Mazzucca also stresses the fact that, while Barneys has a history of embracing and promoting the work of powerful women, to view the installation through only that lens misses a crucial element. “Objectively, it’s not about the fact that they’re women, but rather that these are both people who are so immersed in their work, so focused, they set parameters and challenge themselves, and the result is that they create these sculptures,” he tells us. “They’re different, but they come from the same perspective.”

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Left: Torso, Self Portrait, Bronze, Painted white, Wall Piece, 1963-1964
Art by Louise Bourgeois © The Easton Foundation/Licensed by VAGA, New York, NY
Right: From Rei Kawakubo’s “Monster,” her work for Comme des Garcons FW14
Louise Bourgeois herself said of this sculpture, “This is the way I experience my torso…somehow with a certain dissatisfaction and regret that one’s own body is not as beautiful as one would like it to be. It doesn’t seem to measure up by any standard of beauty.”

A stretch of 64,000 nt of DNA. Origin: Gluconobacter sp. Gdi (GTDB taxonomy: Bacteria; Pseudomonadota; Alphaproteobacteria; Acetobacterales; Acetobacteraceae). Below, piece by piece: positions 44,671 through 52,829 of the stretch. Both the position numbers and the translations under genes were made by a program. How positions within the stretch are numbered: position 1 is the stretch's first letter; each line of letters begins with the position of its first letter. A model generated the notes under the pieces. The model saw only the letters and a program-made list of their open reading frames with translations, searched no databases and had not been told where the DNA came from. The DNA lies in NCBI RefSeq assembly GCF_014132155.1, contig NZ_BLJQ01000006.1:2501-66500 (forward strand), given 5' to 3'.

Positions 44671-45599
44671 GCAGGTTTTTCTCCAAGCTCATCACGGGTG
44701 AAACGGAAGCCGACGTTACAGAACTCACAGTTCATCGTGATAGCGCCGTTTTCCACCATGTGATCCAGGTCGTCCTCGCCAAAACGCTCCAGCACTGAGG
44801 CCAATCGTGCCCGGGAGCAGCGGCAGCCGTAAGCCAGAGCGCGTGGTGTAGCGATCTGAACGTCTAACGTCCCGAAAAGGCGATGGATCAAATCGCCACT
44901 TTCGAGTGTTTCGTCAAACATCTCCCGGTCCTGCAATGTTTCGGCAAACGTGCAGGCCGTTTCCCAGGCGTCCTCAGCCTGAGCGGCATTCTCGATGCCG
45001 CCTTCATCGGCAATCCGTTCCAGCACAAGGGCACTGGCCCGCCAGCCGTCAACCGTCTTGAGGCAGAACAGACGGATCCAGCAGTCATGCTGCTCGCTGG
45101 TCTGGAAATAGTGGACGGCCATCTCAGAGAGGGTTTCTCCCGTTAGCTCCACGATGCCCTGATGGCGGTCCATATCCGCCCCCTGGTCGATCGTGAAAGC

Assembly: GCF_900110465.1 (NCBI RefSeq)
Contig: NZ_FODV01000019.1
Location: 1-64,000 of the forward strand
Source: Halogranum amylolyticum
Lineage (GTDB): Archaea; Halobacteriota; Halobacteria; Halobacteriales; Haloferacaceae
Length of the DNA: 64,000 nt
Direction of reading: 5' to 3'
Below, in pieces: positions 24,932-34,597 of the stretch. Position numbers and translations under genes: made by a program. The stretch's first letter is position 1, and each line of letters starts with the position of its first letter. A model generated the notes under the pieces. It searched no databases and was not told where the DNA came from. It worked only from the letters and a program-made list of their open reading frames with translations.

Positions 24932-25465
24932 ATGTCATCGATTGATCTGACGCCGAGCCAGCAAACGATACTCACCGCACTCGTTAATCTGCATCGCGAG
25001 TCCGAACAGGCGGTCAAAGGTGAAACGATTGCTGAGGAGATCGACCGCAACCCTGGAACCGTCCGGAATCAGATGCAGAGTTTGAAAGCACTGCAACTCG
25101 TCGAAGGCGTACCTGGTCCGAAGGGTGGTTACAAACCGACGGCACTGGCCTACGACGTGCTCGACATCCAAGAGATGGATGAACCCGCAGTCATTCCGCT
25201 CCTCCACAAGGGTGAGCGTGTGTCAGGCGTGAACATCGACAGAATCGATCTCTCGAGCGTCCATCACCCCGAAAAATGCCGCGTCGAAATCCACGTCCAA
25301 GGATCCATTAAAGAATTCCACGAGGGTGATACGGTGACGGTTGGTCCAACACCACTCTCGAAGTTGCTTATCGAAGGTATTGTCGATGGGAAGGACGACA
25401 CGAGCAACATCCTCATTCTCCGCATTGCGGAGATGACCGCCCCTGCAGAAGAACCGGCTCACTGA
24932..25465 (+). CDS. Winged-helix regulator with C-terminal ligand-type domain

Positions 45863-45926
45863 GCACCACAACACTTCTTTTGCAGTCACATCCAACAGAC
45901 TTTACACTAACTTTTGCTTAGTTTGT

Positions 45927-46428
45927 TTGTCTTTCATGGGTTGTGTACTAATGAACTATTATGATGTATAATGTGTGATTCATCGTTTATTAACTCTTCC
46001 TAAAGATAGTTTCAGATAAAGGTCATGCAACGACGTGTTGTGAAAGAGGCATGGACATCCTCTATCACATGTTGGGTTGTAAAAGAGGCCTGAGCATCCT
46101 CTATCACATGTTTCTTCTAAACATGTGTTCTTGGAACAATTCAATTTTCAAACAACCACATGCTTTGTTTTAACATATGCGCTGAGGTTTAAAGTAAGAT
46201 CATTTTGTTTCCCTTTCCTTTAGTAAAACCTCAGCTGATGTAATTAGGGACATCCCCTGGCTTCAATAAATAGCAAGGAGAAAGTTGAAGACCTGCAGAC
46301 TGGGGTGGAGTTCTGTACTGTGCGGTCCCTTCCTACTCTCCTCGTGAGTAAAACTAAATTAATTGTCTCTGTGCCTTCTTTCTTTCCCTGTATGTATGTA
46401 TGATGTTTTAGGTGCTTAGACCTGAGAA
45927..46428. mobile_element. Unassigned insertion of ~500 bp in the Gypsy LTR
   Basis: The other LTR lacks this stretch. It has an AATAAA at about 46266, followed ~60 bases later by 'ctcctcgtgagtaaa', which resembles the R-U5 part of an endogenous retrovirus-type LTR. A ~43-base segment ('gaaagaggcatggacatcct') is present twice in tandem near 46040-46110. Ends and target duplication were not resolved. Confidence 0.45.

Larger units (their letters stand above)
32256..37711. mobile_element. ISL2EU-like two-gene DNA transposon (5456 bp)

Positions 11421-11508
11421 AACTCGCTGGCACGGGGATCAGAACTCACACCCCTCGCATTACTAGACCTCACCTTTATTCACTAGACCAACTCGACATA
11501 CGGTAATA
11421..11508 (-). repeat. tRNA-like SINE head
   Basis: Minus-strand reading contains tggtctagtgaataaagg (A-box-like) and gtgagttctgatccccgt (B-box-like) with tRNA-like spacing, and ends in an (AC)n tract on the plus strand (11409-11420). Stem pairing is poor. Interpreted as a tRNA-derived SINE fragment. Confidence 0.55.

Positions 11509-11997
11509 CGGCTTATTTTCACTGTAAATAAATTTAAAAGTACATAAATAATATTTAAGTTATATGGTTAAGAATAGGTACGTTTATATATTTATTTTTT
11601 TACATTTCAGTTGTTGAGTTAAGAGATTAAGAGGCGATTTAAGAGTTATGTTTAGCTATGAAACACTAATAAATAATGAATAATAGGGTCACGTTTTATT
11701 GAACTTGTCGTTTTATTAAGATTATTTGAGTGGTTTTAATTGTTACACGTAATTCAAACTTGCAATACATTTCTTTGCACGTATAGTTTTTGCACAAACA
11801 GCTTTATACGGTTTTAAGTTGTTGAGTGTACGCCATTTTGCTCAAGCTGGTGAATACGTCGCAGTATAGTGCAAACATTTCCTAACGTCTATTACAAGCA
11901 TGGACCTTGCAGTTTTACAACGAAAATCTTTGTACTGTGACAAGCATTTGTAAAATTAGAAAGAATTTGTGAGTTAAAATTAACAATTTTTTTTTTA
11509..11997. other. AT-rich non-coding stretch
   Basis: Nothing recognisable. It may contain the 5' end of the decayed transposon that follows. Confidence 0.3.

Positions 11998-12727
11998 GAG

While there are these incredible similarities, it’s important to Freedman that people are aware that the installation serves as an exploration of creativity rather than as a commentary on the two worlds within which these women operated. “This installation is not in any way, shape, or form trying to make a connection between fashion and art—it’s not,” he emphasizes. “The purpose of the windows is to show the work of these two particular women. It’s very much about them, not about the fact that one of them represents art and one represents fashion. The only thing this installation is about is the striking similarities and parallels that are revealed in these windows about one of the greatest artists of her generation and one of the greatest fashion designers. They’re both singular.”